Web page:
I will be a freshman next year who has programmed for about 3 years. I currently know Java pretty well, but I am looking towards the future. In order to be at the top of the job market when I am out of college, what languages should I learn in high school?
closed as off topic by gnat, Thomas Owens♦ Jun 29 '12 at 17:24
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Who knows what is going to be the "necessary" language in 3 or 7 years time?
So, first, I will recommend you to learn languages that force you into new paradigms. You can use Seven Languages in Seven Weeks as an starting point.
Make sure that once you get the basis you go deeper into different programming paradigms: functional, object oriented, procedural (check wikipedia). The actual language is not that important.
Then add different concepts and techniques into your repertoire: design patterns (the GoF book is recommended), unit testing, requirement specification, documentation, ...
Learn about algorithms and data structures (This one to start with). Make sure that you understand about performance (speed, memory, hard drive).
Work with DBs. You can get MySql or others for free.
Keep an active account in top websites for programmers (like this one and stackoverflow)
Read software related news, to see where things are going, what is hot or not, and what is dead (i.e., don't learn COBOL).
And finally, make sure that you have something (or a lot) to show. What you will lack on experience on the marketplace you can overcome with your pet projects that show how good you are.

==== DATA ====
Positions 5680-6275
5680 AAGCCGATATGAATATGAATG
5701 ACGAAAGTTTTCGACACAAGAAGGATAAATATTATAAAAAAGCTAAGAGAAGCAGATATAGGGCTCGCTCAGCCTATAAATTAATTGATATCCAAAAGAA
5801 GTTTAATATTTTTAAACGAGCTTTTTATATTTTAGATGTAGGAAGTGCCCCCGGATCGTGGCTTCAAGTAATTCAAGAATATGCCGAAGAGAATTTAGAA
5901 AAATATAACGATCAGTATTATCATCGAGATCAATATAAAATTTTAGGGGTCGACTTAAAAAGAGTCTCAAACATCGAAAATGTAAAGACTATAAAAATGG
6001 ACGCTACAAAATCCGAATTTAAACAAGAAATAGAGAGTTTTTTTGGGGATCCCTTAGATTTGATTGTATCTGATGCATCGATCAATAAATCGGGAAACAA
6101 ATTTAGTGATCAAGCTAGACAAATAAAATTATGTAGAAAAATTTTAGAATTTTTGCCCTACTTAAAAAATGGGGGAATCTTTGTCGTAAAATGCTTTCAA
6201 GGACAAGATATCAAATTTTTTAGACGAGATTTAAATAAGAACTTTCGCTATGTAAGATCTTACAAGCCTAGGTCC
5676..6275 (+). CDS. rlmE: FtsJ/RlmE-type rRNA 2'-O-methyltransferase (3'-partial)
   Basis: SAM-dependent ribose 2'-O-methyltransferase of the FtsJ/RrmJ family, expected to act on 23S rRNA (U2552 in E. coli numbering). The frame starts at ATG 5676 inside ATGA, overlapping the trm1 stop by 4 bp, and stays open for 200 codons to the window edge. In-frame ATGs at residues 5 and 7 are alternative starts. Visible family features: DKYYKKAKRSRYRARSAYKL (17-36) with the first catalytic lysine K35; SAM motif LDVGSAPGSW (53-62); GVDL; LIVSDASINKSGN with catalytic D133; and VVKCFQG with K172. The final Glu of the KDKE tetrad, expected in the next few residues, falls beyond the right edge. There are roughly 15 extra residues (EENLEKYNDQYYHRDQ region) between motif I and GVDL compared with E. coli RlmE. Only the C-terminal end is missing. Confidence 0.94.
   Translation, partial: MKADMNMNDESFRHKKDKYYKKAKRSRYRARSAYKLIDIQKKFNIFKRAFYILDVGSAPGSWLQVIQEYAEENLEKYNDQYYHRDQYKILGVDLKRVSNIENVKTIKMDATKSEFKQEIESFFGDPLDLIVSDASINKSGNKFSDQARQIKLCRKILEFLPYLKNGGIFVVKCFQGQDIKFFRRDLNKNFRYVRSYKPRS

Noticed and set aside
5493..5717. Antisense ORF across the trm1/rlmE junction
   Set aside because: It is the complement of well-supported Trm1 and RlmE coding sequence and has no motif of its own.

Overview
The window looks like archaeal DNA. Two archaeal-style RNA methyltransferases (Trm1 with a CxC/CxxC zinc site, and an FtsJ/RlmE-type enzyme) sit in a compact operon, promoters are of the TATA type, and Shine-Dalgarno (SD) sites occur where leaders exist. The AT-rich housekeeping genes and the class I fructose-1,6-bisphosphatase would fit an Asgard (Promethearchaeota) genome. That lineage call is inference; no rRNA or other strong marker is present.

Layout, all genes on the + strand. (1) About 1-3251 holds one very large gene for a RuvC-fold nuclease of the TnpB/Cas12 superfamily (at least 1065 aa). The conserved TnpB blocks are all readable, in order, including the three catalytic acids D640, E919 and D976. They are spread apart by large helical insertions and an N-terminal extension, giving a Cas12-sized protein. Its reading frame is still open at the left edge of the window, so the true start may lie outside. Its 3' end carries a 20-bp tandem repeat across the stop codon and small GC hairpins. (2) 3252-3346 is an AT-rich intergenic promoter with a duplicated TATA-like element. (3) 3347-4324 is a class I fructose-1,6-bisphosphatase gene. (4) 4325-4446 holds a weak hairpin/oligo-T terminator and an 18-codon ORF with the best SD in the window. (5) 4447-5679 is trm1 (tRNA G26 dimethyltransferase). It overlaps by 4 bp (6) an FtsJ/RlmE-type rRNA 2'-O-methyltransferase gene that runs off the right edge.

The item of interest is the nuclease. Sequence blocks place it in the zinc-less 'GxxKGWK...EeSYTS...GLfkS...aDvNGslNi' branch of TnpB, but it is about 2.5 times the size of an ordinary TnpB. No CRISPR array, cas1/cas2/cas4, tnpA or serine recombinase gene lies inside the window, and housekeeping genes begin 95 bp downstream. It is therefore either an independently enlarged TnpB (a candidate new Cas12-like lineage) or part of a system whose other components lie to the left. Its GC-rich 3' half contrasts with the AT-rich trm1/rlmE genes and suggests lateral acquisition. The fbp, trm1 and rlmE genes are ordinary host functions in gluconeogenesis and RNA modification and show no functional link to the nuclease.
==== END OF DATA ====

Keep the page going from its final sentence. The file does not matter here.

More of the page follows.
I wish I could give these tips to myself a few years ago.
Well, you can almost certainly find a job if you know Java and/or C#. The thing is, in programming, demand for good programmers is way higher than the supply for them. This means that if you manage to become a decent programmers (very few people manage to 'emerge' from college as über-hackers) during your time as a student, you can find a job programming in almost any language. Which is very cool, because it means you can actually choose what language to learn and still not worry about job security much.
The two most important things to do while being a student are:
1. Constantly improve your programming-related skills
2. Do NOT allow yourself to be overconfident
Also, check out these pieces of advice by Joel Spolsky (who is also the cocreator of the SE network):
c# and Java are currently popular languages but there are more and more Ruby jobs around. I recommend doing a search on recruitment websites to see what the most popular jobs are. However, rather than concentrating on learning a particular language with a view to getting a job, I would recommend starting a 'pet project' to solve a particular problem or getting involved in an open source project so you have something to show prospective employers and make you stand out from the other graduate developers. Experience counts for a lot and you don't have to be in a paid job to gain experience.